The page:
The voices of Tax Policy Center's researchers and staff
Barack Obama has raised the ante on economic stimulus. Just two weeks ago, when I left for vacation, the Illinois Senator was talking about a $50 billion plan. I barely unpack (and yes, I had a nice time, thanks for asking) and learn he is now considering a $115 billion boost. That, at least, is what an Obama aide told the Wall Street Journal yesterday.
The plan would include $1000 rebates, which Obama sometimes describes as a tax break for working families and other times as a way to help subsidize energy costs for the middle class. He'd also spend billions more for aid to cities and states, and for big new infrastructure projects. It is not clear how much would actually be new money, and how much is from older ideas he has relabeled as stimulus.
There is an uncanny echo here of Bill Clinton, who campaigned in 1992 on the need for middle-class tax breaks and big new spending on roads and bridges to jumpstart what was a similarly sluggish economy. Clinton, in the face of big deficits and opposition from conservative Democrats, abandoned his plan soon after he was elected. Instead, he ended up raising taxes, sharply scaling back his spending agenda and, as we all remember, eventually balancing the budget. President Bush also ran on tax cuts to jumpstart a slowing economy. He got the tax reductions, spent like the proverbial drunken sailor, and ran up record deficits.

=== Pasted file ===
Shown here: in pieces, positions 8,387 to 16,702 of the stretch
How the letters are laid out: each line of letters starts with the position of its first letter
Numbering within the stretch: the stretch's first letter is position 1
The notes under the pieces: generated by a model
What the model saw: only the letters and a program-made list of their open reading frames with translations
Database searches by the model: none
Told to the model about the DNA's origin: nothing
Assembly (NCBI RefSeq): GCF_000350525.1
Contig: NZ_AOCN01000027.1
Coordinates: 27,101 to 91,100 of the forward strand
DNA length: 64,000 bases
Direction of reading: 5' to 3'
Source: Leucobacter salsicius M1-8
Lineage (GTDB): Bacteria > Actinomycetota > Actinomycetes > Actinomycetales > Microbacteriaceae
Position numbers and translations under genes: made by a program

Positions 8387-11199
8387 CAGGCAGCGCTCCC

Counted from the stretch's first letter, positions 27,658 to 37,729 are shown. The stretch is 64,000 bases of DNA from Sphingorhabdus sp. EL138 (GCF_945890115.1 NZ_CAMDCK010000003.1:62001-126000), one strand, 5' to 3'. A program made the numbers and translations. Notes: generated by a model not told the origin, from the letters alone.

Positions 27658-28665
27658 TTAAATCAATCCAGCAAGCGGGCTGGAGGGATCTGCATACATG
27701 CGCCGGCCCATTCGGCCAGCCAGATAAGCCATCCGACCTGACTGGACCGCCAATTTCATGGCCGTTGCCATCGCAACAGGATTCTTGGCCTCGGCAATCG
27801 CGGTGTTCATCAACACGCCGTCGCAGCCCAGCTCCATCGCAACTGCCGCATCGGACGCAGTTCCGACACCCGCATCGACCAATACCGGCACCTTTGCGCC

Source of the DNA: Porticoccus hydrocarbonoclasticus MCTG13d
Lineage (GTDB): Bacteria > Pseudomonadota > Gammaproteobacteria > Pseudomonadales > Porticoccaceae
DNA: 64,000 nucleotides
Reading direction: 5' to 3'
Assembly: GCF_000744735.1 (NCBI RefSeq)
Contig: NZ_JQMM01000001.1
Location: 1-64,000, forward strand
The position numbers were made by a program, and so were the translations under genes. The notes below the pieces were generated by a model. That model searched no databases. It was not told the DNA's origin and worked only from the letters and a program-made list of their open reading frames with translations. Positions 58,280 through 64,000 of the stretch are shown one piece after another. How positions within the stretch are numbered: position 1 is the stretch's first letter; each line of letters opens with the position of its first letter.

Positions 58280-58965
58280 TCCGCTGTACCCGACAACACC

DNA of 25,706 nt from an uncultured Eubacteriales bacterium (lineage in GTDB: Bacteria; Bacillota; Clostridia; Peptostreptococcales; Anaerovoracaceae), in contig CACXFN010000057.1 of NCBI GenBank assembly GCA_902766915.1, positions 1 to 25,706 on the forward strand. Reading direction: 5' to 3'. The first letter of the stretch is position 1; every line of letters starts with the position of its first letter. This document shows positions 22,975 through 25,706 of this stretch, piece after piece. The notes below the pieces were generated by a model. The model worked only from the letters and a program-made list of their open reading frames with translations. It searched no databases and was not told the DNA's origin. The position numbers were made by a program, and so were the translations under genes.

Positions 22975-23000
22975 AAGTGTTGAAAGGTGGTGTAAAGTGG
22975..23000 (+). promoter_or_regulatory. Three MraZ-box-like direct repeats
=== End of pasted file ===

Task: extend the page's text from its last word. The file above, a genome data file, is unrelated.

Of course, we can't know what the economy will really look like in six months, when Obama (if he wins) would be sworn in. But it is pretty clear that he would not be shy about using a slowdown to push through his increasingly ambitious—and costly—domestic agenda.
Obama's political message is unmistakable: John McCain with his seven houses doesn't care about your economic troubles. I do, and will do whatever it takes to get you back on your feet.
As campaign rhetoric, this sort of thing works pretty well. At a time of record deficits, I am not sure it will fly as economic policy.
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